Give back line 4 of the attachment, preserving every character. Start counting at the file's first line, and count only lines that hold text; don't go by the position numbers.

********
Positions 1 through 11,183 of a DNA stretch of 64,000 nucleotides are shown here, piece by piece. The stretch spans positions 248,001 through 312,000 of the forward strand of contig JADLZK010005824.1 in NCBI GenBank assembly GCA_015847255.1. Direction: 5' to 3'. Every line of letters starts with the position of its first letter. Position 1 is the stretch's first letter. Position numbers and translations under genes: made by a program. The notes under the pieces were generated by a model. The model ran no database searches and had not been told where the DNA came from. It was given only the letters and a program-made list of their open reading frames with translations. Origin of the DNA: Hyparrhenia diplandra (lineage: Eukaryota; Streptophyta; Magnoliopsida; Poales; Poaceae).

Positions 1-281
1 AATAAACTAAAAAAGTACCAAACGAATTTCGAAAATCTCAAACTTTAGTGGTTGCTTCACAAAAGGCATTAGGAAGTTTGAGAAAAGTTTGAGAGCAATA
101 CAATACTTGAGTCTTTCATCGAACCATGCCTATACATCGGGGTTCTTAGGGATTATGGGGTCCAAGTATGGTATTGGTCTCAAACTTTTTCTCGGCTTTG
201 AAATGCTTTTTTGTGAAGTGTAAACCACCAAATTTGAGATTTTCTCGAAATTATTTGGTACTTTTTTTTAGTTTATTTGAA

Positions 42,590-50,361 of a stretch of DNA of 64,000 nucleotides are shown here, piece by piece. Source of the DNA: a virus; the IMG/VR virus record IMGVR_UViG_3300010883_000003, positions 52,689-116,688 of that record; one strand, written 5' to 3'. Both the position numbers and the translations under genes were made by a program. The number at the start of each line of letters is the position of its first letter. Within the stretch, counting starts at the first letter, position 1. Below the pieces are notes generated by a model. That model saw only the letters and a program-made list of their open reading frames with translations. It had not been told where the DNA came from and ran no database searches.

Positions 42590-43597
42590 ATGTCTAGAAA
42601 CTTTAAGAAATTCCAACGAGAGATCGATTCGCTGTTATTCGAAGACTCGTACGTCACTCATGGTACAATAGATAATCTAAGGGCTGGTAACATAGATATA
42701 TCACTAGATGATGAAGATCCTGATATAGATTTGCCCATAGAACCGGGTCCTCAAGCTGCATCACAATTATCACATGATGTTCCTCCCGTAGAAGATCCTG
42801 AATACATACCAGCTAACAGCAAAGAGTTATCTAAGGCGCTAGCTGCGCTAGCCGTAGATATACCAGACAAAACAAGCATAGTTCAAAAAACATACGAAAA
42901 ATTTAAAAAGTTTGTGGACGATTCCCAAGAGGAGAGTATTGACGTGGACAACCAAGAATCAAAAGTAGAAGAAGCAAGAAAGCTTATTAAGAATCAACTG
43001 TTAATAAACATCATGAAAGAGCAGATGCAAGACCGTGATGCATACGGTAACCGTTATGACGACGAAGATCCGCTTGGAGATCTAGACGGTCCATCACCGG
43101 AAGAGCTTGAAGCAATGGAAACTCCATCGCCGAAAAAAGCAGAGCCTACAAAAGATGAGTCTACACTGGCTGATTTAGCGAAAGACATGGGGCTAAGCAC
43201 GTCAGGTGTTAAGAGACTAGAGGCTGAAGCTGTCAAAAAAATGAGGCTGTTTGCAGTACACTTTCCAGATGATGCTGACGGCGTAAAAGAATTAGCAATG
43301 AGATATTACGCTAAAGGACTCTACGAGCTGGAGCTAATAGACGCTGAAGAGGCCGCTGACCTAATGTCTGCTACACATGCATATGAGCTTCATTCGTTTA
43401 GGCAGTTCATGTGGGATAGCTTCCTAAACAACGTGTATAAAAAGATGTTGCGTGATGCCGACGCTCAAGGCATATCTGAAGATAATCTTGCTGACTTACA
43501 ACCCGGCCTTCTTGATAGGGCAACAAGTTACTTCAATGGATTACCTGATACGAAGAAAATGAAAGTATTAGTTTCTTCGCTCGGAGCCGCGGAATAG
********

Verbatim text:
101 CAATACTTGAGTCTTTCATCGAACCATGCCTATACATCGGGGTTCTTAGGGATTATGGGGTCCAAGTATGGTATTGGTCTCAAACTTTTTCTCGGCTTTG